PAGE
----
Julio: a father leading changes in his community
Julio Propeta do Santos, a father of three children, is leading changes in his family and community
Deep in the beating heart of Timor-Leste’s coffee country, men in Ermera are teaching each other to be better fathers. Julio Propeta do Santos, a father of three children, is leading changes in his family and community.
ERMERA, TIMOR-LESTE – Up the hill from Emera’s capital Gleno, a modest corrugated iron home is situated amongst lush bushland and beside a roaring river. Inside lives Julio Propeta do Santos with his wife, three daughters and their extended family.
Their location might make them seem isolated at first, but the 30-year-old father to three young girls plays a key role in connecting his community and bringing about positive change in the parenting skills of his fellow fathers.
Growing a stronger future Julio has been a facilitator of the Parenting Programme for a little over three years. An active member of his community, Julio has also been a Family Health Volunteer with the Ministry of Health for over 10 years. It was his work in this role that saw him be invited to train as a facilitator for the Parenting Programme. Naturally, he finds the nutrition content particularly important.
“It’s taught us to eat the food that we produce,” says Julio. “We used to sell the vegetables we grow and use the money to buy sweets and cake for the kids. Now, we plant vegetables and fruits for our own consumption - to benefit the children’s nutrition, not to sell”.
Julio now prioritises feeding his children the better-quality produce from their harvest – a diverse bounty that includes nutrient rich vegetables such as tomatoes, eggplant, pumpkin and green beans as well as fruits such as oranges, bananas, avocados and pineapple. And he’s seeing the results.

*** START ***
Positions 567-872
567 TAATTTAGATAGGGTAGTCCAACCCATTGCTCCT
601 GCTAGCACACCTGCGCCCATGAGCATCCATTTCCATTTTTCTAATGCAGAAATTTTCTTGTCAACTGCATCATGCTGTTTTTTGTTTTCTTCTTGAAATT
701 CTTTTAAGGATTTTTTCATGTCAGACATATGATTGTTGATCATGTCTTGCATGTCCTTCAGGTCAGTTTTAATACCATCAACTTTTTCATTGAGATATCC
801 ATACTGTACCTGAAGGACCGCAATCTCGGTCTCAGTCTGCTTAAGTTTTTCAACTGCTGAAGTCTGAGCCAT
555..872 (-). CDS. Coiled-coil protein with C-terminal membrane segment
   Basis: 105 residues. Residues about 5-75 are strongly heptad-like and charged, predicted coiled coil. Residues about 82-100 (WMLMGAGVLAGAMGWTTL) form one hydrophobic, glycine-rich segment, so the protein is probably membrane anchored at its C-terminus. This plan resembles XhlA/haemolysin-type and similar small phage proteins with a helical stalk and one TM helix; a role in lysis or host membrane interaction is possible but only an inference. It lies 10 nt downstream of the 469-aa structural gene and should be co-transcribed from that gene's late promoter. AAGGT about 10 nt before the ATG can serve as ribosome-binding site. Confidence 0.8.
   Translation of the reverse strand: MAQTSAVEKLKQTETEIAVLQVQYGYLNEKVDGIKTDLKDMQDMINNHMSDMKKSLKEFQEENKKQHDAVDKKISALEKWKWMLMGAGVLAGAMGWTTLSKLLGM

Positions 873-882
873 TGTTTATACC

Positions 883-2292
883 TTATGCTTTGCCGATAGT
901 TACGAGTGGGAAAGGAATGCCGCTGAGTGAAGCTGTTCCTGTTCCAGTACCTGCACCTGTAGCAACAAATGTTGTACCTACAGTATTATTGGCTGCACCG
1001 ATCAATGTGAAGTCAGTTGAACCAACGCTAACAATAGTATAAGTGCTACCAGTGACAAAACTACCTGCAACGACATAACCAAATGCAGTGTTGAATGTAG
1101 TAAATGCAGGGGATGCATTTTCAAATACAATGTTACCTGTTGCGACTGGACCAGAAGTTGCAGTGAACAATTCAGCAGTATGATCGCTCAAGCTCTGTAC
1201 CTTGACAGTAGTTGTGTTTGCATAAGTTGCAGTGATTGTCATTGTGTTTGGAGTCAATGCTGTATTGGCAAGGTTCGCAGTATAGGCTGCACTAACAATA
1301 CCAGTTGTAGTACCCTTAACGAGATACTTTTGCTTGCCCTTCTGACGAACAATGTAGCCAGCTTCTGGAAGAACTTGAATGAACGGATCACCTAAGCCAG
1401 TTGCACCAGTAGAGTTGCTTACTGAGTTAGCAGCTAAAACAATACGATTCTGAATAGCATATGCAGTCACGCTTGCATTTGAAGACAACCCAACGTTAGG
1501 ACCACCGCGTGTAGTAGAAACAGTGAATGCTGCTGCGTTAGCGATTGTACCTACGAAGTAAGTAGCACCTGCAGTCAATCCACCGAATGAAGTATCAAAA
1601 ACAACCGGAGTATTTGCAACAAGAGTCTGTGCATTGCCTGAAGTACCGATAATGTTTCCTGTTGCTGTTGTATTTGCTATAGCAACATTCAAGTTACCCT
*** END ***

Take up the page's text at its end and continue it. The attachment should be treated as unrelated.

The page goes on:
“With my first daughter we didn’t really understand these things, and you can see it’s impacted her growth. After joining the Programme, I have been able to protect the health of my second and third daughter with good nutrition,” explained Julio. His three daughters aged 10, 8 and 4, now enjoy a healthier diet that will help them continue to grow throughout their childhood and into adolescence.
Challenging gender norms
Timor-Leste’s traditionally patriarchal society holds strong gender norms that limit men’s roles within the home and discourage emotional vulnerability – factors that can prevent them from developing strong bonds with their children.
Recognising the unique barriers to men engaging in positive parenting, a father’s network was established to facilitate mutual learning between role models like Julio and his peers. The group of between 20 to 30 fathers meet every three months to discuss the topics covered in the programme and encourage each other in their journey to be more involved fathers and husbands.
While the older generations might resist change, young fathers like Julio are leading the way to a more equitable and loving future.
“Sometimes we explain these things to the grandparents, and they don’t want to hear about it. But the new generation, when you explain these topics, they are more open to new ideas. They’re starting to change,” says Julio.
In remote Timor-Leste, it’s common to see women walking long distances to health clinics with their small children wrapped up in cloth slings, sheltering their baby from the hot midday sun with an umbrella. Also, it is women who gather at the clinic often and participate in health education sessions while they wait to be seen – a benefit men tend to miss out on.